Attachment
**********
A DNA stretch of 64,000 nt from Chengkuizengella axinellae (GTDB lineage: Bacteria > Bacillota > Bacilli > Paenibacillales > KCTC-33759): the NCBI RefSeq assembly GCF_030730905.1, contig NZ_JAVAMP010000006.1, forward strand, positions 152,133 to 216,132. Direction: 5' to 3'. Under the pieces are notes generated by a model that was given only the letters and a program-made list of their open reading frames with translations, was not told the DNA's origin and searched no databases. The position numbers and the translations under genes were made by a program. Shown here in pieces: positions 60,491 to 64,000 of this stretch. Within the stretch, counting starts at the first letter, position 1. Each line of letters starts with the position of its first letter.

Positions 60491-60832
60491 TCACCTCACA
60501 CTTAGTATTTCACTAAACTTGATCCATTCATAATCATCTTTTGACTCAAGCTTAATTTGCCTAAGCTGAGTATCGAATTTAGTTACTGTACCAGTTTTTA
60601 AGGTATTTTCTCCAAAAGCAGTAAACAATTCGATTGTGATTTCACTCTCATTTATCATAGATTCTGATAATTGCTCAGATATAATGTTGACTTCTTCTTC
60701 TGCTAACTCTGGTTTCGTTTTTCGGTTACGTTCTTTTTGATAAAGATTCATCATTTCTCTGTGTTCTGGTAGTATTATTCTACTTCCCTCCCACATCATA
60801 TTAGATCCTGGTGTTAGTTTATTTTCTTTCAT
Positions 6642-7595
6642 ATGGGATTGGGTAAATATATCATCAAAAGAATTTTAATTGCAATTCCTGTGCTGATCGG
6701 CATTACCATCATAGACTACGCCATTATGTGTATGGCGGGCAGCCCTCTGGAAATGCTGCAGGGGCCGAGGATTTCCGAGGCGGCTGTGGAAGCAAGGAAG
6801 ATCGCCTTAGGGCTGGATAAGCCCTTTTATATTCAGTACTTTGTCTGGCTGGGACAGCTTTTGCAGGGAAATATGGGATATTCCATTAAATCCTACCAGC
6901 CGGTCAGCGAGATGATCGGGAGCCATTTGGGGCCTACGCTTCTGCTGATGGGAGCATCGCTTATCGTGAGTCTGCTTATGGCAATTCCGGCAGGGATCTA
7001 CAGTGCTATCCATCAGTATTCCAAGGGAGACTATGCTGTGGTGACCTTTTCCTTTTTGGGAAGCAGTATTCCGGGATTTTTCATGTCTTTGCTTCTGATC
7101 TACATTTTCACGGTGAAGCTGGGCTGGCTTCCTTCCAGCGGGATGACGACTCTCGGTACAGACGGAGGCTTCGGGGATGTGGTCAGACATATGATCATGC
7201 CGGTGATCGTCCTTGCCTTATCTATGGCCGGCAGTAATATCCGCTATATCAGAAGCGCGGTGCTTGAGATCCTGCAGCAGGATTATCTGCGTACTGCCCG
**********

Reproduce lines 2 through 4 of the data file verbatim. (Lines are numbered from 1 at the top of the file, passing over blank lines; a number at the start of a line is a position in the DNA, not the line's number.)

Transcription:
Positions 60491-60832
60491 TCACCTCACA
60501 CTTAGTATTTCACTAAACTTGATCCATTCATAATCATCTTTTGACTCAAGCTTAATTTGCCTAAGCTGAGTATCGAATTTAGTTACTGTACCAGTTTTTA